Here is our Harris Tweed trip!
To get to Isle of Lewis, we boarded a big car ferry at Uig on the Isle of Skye.

Skye is lush and green with little cottages dotting the hillside - very picturesque.
Fishing nets on the docks.

The cars are packed into the ferry like sardines, and the people board the upper decks of the ship.

Travel companions KC & Jojo. Of course there is a bar on board, so whisky is mandatory to keep warm. Look at their hair - see how windy it is? And cold.
Several hours later, we arrive on the Isle of Lewis and Harris, which is home to the Callanish Standing Stones - one of the oldest and largest megalithic structures in Europe erected somewhere around 2000BC.We went to Stornoway, in search of some Harris Tweed, and there we found Ronnie Mackenzie's shop, which is pretty much the goldmine. Here's an old loom in the garden out front.The Harris Tweed orb.The shop is dark, dusty, and crammed full of every kind of tweed you can imagine.Dyed wool yarns used to make tweed.Bobbins with yarn - these are attached to the loom when the fabric is woven.Maps of the Outer Hebrides where Harris Tweed is made.

Here is Ronnie showing us all the different breeds of sheep used to make Harris Tweed.

Guide showing where the best wool comes from on a sheep skin.

Totally insane catalog from the 1930's containing swatches of various tweeds.
Every tweed ever produced is archived in books like this.

Ronnie is pretty much the coolest guy ever. He's got so much knowledge about tweed and is an all around character and awesome dude.
Newer books with samples of tweeds created for various designers.Harris Tweed hats, you've probably seen many an old man walking down the street in one of these.Rolls and rolls and rolls of fabric everywhere.More swatches of custom fabrics for customers.

Harris Tweed has produced many of Ralph Lauren's wools over the years.

Harris Tweed is protected by an act of Parliament - only tweed that has been woven in the Outer Hebrides of Scotland can be stamped with the Harris Tweed Orb of authentication once it's been inspected.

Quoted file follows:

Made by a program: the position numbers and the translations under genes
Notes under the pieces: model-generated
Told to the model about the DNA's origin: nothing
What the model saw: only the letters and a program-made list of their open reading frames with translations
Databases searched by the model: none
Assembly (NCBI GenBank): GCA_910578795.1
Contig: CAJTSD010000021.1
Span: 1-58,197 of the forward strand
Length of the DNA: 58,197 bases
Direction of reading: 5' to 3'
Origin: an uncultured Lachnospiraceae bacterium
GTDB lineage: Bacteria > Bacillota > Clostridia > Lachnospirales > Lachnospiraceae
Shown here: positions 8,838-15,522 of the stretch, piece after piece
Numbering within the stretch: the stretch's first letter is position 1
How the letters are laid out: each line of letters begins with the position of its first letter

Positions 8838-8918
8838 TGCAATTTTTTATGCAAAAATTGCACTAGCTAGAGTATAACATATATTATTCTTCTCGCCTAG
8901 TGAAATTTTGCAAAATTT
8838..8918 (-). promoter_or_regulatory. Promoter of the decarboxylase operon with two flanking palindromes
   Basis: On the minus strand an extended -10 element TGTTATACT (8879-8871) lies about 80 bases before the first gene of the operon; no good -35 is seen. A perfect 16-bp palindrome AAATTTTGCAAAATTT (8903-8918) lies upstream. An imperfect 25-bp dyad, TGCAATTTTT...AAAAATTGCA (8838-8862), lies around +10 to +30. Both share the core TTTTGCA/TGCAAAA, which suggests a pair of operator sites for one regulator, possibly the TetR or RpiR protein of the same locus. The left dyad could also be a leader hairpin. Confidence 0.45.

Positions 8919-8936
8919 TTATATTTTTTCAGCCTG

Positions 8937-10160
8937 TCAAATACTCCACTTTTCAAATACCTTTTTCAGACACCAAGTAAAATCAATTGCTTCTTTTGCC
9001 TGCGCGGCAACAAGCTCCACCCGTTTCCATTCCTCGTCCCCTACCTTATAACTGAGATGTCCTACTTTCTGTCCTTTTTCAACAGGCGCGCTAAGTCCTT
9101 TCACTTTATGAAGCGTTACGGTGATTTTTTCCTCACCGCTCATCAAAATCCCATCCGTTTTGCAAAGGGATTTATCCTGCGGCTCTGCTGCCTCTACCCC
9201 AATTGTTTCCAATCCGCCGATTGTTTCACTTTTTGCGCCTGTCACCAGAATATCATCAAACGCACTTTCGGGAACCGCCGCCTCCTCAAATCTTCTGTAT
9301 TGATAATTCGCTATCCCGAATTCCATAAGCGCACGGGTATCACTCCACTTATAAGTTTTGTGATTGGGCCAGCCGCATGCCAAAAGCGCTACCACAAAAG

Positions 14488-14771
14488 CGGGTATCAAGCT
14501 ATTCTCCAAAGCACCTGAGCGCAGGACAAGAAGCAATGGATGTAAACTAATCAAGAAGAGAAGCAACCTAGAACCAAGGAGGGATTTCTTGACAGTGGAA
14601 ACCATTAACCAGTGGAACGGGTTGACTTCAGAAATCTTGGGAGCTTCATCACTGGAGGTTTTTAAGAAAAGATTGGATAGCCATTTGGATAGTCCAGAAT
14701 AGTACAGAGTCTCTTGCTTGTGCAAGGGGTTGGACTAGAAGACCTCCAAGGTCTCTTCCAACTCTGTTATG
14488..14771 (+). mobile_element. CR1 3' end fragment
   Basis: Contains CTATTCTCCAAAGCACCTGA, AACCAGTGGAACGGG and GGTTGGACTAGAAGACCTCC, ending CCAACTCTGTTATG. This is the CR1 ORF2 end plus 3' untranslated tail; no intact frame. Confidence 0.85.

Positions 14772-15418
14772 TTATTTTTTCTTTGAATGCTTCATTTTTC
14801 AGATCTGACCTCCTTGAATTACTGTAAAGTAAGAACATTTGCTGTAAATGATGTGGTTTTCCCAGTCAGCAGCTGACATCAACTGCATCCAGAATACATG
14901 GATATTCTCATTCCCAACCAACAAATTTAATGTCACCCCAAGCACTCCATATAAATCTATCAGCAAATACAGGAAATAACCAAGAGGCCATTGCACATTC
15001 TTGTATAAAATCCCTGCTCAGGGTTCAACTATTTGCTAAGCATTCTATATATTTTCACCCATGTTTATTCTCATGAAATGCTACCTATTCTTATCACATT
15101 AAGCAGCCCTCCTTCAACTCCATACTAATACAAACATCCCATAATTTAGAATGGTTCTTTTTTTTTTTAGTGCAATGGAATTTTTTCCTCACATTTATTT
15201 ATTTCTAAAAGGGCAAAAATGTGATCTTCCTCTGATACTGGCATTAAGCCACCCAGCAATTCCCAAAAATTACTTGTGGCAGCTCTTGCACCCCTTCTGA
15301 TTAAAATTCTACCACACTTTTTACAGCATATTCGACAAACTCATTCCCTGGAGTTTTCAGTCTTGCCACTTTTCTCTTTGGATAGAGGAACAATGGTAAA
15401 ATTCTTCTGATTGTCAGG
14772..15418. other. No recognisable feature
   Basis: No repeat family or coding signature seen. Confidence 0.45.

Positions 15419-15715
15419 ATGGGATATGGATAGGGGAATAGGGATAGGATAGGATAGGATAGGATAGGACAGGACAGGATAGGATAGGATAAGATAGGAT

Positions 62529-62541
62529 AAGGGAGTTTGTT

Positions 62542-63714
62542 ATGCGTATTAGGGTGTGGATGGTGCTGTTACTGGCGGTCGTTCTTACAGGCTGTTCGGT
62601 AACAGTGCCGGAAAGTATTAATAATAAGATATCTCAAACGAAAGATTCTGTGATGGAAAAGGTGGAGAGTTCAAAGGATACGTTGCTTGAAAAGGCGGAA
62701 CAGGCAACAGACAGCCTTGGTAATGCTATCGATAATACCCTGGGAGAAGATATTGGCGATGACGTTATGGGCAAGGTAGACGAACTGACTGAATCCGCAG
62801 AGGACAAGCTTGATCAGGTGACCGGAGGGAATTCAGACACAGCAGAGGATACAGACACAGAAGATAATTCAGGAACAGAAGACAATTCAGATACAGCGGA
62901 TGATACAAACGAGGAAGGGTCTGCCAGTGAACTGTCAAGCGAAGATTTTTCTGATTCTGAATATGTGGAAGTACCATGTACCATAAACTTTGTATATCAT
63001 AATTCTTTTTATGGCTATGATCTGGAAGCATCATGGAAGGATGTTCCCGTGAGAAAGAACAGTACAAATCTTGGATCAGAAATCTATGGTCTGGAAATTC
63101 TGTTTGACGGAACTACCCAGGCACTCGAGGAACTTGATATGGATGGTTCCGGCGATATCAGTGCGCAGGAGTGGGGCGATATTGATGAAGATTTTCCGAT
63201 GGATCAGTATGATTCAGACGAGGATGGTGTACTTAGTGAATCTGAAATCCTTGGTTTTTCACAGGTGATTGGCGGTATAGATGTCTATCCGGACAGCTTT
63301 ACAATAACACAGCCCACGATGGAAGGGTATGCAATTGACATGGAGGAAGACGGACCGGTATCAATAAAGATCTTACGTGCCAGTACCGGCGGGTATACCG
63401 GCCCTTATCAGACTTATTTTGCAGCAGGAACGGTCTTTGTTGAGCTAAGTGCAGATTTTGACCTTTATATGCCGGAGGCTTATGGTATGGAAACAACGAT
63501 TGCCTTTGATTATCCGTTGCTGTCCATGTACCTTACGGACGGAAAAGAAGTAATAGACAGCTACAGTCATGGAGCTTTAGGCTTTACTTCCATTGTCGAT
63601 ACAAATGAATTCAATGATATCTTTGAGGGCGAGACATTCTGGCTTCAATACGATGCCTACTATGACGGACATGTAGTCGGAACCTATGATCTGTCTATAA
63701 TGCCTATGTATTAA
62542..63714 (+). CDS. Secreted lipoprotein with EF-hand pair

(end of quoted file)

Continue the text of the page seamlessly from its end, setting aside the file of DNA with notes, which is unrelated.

I picked up this amazing book, which details the production of Harris Tweed and contains stunning photos of island life and the manufacturing process.Ronnie gave me official Harris labels to sew into the garments I make, since they are officially Harris Tweed, of course.After a totally overwhelming several hours in the shop with Ronnie learning about all kinds of cool stuff, this is what I actually walked away with:Several meters (enough to make a jacket or coat) of each tweed. I really wanted to buy everything in the store, but let's be realistic. I will do a Part 3 eventually showing what I made with some of the tweed. This will not come for a long time, as I have to plan thoroughly before I cut into any of this precious fabric!Below are some collaborations I like between various fashion brands with Harris Tweed. Left to Right: Nigel Cabourn, Scott NYC, Topman.Beauty & Youth United Arrows from A Continuous Lean. Love that all-gray jacket with contrast pockets.Levis x Harris TweedA Bathing Ape x Harris Tweed
What am I going to make? I don't know! But I can't wait!


Scotland was really an epic trip for fabric research and buying. I'm going to split my photos into several parts - this one, another one specifically about the fabric itself, and then further down the road another about some of the things I've made with the tweeds I brought back.

Harris Tweed is really special in terms of production and quality. All of the wool used in the manufacturing of Harris Tweed must come from Scotland (primarily the Western Isles). Once the the sheep are shorn, the raw wool is brought to the Isle of Lewis and Harris, where it is spun into wool yarns. The finished yarns are distributed to individual weavers who bring them to their homes and weave them into the beautiful fabrics that make up Harris Tweed. This is a true example of cottage industry - there are only a hundred or so weavers, all of whom work in their homes on old-fashioned petal-powered weaving machines the same way they did 100 years ago. Once the fabric is finished, the weaver brings the yardage to be inspected by the Harris Tweed Authority, who will give the tweed the official stamp of approval once it's been inspected. Only fabrics woven in the Outer Hebrides isles of Scotland can be categorized as Harris Tweed. You can read more about Harris Tweed HERE if you're interested, or watch the BBC miniseries TWEED which I linked to in a previous post.